We believe art reflects the world around us. We have picked a series of films and documentaries which tackle the institutionalized racism which is running rampant in our country. We can do better, for that we must be educated.
Art is a responsibility it is a platform to reflect the world around us. We hope these films and documentaries open up discussion in your homes, in your friendships and in your own mind. These films and documentaries aren’t “easy” viewing but we as a nation have a responsibility to learn. If you find a topic difficult to watch, just imagine the real stories of the people who lived them.
Our list begins with Fruitvale Station:
Though he once spent time in San Quentin, 22-year-old black man Oscar Grant (Michael B. Jordan) is now trying hard to live a clean life and support his girlfriend (Melonie Diaz) and young daughter (Ariana Neal). Flashbacks reveal the last day in Oscar’s life, in which he accompanied his family and friends to San Francisco to watch fireworks on New Year’s Eve, and, on the way back home, became swept up in an altercation with police that ended in tragedy. Based on a true story.
After graduating from Harvard, Bryan Stevenson heads to Alabama to defend those wrongly condemned or those not afforded proper representation. One of his first cases is that of Walter McMillian, who is sentenced to die in 1987 for the murder of an 18-year-old girl, despite evidence proving his innocence. In the years that follow, Stevenson encounters racism and legal and political maneuverings as he tirelessly fights for McMillian’s life. Based on a true story.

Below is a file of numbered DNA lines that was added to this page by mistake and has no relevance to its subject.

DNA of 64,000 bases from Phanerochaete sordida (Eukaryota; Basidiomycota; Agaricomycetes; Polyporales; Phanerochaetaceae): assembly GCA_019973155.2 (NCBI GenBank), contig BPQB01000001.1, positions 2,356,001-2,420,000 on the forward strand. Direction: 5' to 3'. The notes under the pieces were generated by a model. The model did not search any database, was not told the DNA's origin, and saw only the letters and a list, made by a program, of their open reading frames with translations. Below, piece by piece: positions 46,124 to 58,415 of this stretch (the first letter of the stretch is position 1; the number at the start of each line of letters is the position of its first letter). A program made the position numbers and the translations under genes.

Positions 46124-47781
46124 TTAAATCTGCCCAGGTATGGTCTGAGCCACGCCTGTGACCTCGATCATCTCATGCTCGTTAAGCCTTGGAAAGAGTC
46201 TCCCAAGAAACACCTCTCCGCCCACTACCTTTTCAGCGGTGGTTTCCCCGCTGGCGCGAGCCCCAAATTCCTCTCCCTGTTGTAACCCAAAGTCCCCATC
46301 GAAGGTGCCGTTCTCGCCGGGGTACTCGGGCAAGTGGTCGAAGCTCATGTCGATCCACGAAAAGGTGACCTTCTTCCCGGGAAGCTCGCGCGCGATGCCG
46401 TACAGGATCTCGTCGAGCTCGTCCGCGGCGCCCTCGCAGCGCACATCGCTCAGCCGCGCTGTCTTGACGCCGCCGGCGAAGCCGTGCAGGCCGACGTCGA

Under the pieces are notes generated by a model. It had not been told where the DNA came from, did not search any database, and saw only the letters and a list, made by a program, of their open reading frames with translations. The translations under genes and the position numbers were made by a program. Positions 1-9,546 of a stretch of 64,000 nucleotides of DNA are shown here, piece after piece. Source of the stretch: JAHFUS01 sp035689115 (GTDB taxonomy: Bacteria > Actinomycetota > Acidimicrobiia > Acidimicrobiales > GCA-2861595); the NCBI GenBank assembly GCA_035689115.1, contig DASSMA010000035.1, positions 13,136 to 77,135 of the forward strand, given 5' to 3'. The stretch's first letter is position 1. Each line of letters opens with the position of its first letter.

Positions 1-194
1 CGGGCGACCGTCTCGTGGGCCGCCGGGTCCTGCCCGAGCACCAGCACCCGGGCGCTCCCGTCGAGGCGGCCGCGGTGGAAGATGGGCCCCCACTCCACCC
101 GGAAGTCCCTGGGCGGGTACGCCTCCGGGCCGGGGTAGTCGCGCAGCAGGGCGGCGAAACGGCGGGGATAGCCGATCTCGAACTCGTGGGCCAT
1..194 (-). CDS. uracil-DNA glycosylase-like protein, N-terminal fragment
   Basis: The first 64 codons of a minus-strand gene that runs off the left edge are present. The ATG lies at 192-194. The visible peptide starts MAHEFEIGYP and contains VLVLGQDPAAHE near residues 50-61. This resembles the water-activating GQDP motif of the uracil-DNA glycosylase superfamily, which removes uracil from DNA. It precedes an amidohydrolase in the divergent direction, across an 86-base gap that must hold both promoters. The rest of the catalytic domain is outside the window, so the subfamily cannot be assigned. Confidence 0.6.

When They See Us:
Five teens from Harlem become trapped in a nightmare when they‘re falsely accused of a brutal attack in Central Park. Based on the true story.
American Son is directed by Kenny Leon and starring Kerry Washington, Steven Pasquale, Jeremy Jordan and Eugene Lee. The film is based on the Broadway play of the same name. Its writer, Christopher Demos-Brown, also wrote the film. *Though not based on a true story per say…it is a unique and heart breaking look into the experiences of black mothers in America and should not be missed.
A documentary on the 1992 LA Riots.
Although the Civil Rights Act of 1964 legally desegregated the South, discrimination was still rampant in certain areas, making it very difficult for blacks to register to vote. In 1965, an Alabama city became the battleground in the fight for suffrage. Despite violent opposition, Dr. Martin Luther King Jr. (David Oyelowo) and his followers pressed forward on an epic march from Selma to Montgomery, and their efforts culminated in President Lyndon Johnson signing the Voting Rights Act of 1965.
A shocking documentary on the 13th amendment.
Jean Seberg was an actress who became a donator and avid supporter to the Black Panther movement. Her personal life was destroyed by the FBI as they supported the racist agenda of a flawed system, her death remains an unsolved murder. This is based on a true story. Allies have been targeted when they have voiced their support of dismantling racism as well.
A tribute to the controversial black activist and leader of the struggle for black liberation. He hit bottom during his imprisonment in the ’50s, he became a Black Muslim and then a leader in the Nation of Islam. His assassination in 1965 left a legacy of self-determination and racial pride.
The saddest part is this fictional account is still a part of our current history. This film was released in 1988.
Stories are powerful. They merge and share our humanity. While we in noway mean to imply that watching a single film can erase racism they are a gateway to seeing and understanding the issues. Be an ally educate yourself, whether it be through film, books, documentaries, or volunteering. Lets all build a better, stronger community.